MAYVILLE — Vote early. Vote absentee ballot. Vote in person. Just Vote. That’s the take of the Chautauqua County Election Commissioners.
Democratic Commissioner Norm Green and Republican Commissioner Brian Abrams explained to WNYNewsNow that voters have more options than ever to participate in this fall’s election.
“As long as they vote,” Abrams said. “We’re trying to accommodate them to their level of participation.”
He said there are three option for area voters. They have a nine-day vote early option, an absentee ballot option and the polls will be open 15 hours on election day for traditional in person voting.
“We’ll do whatever we have to to make sure the people get the opportunity to vote,” Abrams said.
The Board of Elections is taking every possible safety precaution for voters and election workers, the commissioners explained.
They urge in person voters to use a mask and one will be provided if needed. There will also be hand sanitizing stations, the practice of social distancing and the site will be thoroughly cleaned throughout the day, Abrams said.
Thus far the county has received about 2,800 absentee applications, which is about half the normal number, Green said. He expects upwards of 10,000 absentee ballot applications this year because of people’s concerns about COVID-19.
“The best thing is (to) apply now, get your ballot early and reply as soon as you can,” Green said.
Both men said the higher number of absentee voters this year will have an impact on results, especially in closer races.
“Ten thousand, that’s a lot of absentees in a race that could be only two or 3,000 votes apart,” Abrams said.
Green said absentee ballot will make the difference in many races this fall.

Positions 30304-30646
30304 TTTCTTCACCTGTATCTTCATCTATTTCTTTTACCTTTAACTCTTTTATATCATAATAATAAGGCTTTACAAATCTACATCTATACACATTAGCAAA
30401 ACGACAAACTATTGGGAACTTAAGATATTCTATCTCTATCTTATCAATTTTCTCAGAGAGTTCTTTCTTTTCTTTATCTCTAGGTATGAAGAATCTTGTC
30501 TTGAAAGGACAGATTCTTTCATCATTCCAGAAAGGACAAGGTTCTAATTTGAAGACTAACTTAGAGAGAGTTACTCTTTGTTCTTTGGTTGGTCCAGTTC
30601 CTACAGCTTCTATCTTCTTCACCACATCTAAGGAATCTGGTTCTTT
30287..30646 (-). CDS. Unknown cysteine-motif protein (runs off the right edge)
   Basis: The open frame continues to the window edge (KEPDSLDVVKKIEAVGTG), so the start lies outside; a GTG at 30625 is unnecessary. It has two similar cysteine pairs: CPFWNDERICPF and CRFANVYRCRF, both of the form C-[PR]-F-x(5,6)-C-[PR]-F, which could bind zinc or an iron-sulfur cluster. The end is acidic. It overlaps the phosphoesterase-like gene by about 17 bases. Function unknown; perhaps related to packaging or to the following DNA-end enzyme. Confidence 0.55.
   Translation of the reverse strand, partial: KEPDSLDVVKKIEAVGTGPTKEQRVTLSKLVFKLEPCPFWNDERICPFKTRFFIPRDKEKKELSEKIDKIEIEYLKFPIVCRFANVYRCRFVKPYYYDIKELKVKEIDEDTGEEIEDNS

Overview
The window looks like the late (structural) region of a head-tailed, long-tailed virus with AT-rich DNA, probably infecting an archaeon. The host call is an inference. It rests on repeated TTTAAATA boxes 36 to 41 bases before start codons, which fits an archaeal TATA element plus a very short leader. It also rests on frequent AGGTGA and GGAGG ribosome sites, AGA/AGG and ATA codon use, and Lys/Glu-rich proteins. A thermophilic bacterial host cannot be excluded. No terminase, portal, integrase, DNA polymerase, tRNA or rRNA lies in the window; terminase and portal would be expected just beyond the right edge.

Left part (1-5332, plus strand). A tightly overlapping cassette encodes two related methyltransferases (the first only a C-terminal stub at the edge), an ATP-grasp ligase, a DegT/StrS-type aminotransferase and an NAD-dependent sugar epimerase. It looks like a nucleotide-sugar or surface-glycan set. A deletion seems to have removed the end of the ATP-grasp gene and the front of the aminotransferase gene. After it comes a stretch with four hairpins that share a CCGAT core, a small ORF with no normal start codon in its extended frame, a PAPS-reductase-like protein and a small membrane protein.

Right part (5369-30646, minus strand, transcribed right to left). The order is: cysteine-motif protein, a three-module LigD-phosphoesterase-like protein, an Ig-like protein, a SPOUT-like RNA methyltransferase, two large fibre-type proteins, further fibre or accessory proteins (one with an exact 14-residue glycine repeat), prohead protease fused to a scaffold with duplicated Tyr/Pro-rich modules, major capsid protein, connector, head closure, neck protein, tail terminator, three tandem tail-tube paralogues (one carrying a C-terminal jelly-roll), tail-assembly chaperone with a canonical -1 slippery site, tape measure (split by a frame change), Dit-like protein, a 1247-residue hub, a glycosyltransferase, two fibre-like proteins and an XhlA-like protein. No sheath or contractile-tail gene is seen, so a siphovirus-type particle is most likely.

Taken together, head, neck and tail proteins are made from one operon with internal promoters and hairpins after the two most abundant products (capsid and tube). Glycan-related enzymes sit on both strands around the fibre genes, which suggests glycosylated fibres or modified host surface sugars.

“The absentees are probably going to be the difference. It appears that more Democrats are going to vote absentee than the Republicans,” Green said. “On election night, if the Democrat is behind and it’s close, they still have some hope.”
While the change in voting would have been implemented better had they been phased in, the COVID-19 pandemic didn’t allow for that.
“You’re doing a conversion of a process and you’re not phasing it in which would be the better process,” Abrams said. “That process is now a delayed process with more labor involved after the fact. It is different.”
Both men praised the staff at the County Board of Elections, saying the workers take ownership of their duties to ensure a fair and thorough election and vote counting process.
“They’re drinking the kool aid,” Green joked. “They believe in the system. They believe in what we’ve developed.”
“We could be the best elect commissioners in the world, but if they’re not the best, nothing happens,” Green said of the Board employees.
Voting optical scanners and the entire process is triple checked for function and security, Abrams and Green said.
“Regardless of how they feel, they’ve got to feel the system is here for them,” Abrams said. “However they feel is there best method to vote, as long as they vote.”